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Journal Article

Genotypic and Phenotypic Diversity of Cyanobacteria in Biological Soil Crusts of the Succulent Karoo and Nama Karoo of Southern Africa


Weber,  Bettina
Multiphase Chemistry, Max Planck Institute for Chemistry, Max Planck Society;

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Dojani, S., Kauff, F., Weber, B., & Büdel, B. (2014). Genotypic and Phenotypic Diversity of Cyanobacteria in Biological Soil Crusts of the Succulent Karoo and Nama Karoo of Southern Africa. Microbial Ecology, 67(2), 286-301. doi:10.1007/s00248-013-0301-5.

Cite as: https://hdl.handle.net/11858/00-001M-0000-0024-A0B3-A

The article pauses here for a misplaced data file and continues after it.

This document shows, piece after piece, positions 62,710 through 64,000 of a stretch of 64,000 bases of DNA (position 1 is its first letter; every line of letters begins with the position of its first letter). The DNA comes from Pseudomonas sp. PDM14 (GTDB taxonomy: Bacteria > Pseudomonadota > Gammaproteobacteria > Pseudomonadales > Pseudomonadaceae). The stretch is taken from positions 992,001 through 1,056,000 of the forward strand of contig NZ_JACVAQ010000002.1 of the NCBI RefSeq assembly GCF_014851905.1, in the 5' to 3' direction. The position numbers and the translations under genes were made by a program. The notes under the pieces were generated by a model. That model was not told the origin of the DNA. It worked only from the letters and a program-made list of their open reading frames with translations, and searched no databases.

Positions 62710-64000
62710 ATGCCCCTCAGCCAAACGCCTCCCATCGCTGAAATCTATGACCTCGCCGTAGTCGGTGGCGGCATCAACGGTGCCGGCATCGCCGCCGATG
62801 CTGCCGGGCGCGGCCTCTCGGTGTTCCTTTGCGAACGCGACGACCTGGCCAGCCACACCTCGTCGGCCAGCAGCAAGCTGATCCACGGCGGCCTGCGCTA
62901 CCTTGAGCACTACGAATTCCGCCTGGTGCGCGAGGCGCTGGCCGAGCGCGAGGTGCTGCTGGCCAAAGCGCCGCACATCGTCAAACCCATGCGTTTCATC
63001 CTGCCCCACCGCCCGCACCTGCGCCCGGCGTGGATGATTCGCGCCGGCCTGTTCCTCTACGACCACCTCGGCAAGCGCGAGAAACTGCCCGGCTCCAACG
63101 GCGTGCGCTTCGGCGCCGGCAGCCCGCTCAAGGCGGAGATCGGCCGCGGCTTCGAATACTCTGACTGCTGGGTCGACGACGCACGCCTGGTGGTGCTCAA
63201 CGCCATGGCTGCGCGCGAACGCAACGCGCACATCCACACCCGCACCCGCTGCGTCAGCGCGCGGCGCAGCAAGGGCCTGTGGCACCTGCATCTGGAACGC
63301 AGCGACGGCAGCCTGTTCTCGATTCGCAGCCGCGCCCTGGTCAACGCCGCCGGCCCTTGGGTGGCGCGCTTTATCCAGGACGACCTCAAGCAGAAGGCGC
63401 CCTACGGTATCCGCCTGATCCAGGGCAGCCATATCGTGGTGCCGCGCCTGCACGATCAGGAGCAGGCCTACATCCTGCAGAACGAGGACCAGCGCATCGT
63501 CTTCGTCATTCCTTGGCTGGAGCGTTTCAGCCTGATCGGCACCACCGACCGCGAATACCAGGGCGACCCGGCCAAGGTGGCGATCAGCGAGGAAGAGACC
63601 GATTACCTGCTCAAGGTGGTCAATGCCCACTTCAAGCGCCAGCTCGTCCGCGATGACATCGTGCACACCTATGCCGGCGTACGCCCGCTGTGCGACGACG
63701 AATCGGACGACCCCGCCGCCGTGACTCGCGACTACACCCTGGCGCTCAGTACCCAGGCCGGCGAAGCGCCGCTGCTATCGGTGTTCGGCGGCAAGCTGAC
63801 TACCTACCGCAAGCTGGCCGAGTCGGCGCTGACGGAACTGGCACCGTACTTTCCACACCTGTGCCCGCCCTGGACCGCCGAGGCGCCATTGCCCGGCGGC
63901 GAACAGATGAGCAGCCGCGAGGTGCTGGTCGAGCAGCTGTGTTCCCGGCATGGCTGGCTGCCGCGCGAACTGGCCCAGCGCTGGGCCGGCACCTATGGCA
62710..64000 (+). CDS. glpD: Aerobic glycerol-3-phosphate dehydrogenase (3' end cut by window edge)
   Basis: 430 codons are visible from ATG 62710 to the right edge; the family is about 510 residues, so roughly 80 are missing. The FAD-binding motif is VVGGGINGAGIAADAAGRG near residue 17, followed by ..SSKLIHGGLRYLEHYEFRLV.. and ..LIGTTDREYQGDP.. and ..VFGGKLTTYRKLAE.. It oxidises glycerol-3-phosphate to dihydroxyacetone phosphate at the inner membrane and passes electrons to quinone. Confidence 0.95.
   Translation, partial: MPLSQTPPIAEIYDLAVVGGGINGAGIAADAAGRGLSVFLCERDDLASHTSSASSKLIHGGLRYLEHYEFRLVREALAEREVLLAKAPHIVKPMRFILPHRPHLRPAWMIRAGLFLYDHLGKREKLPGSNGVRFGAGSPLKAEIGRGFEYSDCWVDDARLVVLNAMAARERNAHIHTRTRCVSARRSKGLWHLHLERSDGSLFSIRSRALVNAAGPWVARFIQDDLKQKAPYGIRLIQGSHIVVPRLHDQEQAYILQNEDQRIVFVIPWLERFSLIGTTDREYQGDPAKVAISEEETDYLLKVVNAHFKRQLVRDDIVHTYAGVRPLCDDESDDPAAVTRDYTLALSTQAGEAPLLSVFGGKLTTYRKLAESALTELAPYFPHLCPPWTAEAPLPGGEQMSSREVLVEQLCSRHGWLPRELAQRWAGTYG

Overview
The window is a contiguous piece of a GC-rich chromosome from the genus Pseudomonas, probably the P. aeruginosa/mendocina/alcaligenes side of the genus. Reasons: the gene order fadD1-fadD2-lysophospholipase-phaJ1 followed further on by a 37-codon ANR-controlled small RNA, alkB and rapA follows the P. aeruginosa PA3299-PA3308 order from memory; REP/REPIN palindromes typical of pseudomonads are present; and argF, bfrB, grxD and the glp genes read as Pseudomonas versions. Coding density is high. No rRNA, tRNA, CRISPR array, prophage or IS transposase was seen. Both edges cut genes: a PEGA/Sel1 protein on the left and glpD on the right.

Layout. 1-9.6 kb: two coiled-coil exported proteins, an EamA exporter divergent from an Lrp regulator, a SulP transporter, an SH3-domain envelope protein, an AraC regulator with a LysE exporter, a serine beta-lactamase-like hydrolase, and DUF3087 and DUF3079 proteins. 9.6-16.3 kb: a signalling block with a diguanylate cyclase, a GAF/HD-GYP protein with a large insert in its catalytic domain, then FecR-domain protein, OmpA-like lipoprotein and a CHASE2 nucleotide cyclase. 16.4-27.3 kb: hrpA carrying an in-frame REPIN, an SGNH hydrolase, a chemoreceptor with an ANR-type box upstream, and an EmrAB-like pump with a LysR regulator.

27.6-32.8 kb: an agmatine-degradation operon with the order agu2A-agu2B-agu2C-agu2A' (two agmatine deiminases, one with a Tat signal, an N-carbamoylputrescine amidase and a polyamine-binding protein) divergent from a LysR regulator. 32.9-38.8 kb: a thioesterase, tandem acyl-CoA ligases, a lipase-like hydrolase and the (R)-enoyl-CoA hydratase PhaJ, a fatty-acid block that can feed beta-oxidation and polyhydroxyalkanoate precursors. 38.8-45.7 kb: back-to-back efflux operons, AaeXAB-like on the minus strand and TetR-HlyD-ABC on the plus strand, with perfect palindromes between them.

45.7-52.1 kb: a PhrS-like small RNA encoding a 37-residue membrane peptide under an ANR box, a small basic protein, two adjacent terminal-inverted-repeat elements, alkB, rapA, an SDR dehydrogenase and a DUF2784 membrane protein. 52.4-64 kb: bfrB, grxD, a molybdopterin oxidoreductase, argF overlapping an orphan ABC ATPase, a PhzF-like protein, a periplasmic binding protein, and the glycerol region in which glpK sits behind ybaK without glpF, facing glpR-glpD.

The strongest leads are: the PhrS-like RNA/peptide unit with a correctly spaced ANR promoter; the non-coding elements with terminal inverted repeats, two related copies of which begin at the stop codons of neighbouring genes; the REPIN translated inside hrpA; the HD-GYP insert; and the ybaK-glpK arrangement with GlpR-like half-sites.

Biological soil crusts (BSCs) are communities of cryptogamic organisms, occurring in arid and semiarid regions all over the world. Based on both morphological identification and genetic analyses, we established a first cyanobacterial inventory using the biphasic approach for BSCs within two major biomes of southern Africa. The samples were collected at two different sites in the Succulent Karoo and one in the Nama Karoo. After cultivation and morphological identification, the 16S rRNA gene was sequenced from the cyanobacterial cultures. From the soil samples, the DNA was extracted, and the 16S rRNA gene sequenced. All the sequences of the clone libraries from soil and cultures were compared with those of the public databases. Forty-five different species were morphologically identified in the samples of the Succulent Karoo (observatories of Soebatsfontein and Goedehoop). Based on the genetic analyses, 60 operational taxonomic units (OTUs) were identified for the Succulent Karoo and 43 for the Nama Karoo (based on 95% sequence similarity). The cloned sequences corresponded well with the morphologically described taxa in cultures and sequences in the public databases. Besides known species of typical crust-forming cyanobacterial genera (Microcoleus, Phormidium, Tolypothrix and Scytonema), we found sequences of so far undescribed species of the genera Leptolyngbya, Pseudanabaena, Phormidium, Oscillatoria, Schizothrix and Microcoleus. Most OTUs were restricted to distinct sites. Grazed soils showed lower taxa numbers than undisturbed soils, implying the presence of early successional crust types and reduced soil surface protection. Our combined approach of morphological identification and genetic analyses allowed both a taxa inventory and the analysis of species occurring under specific habitat conditions.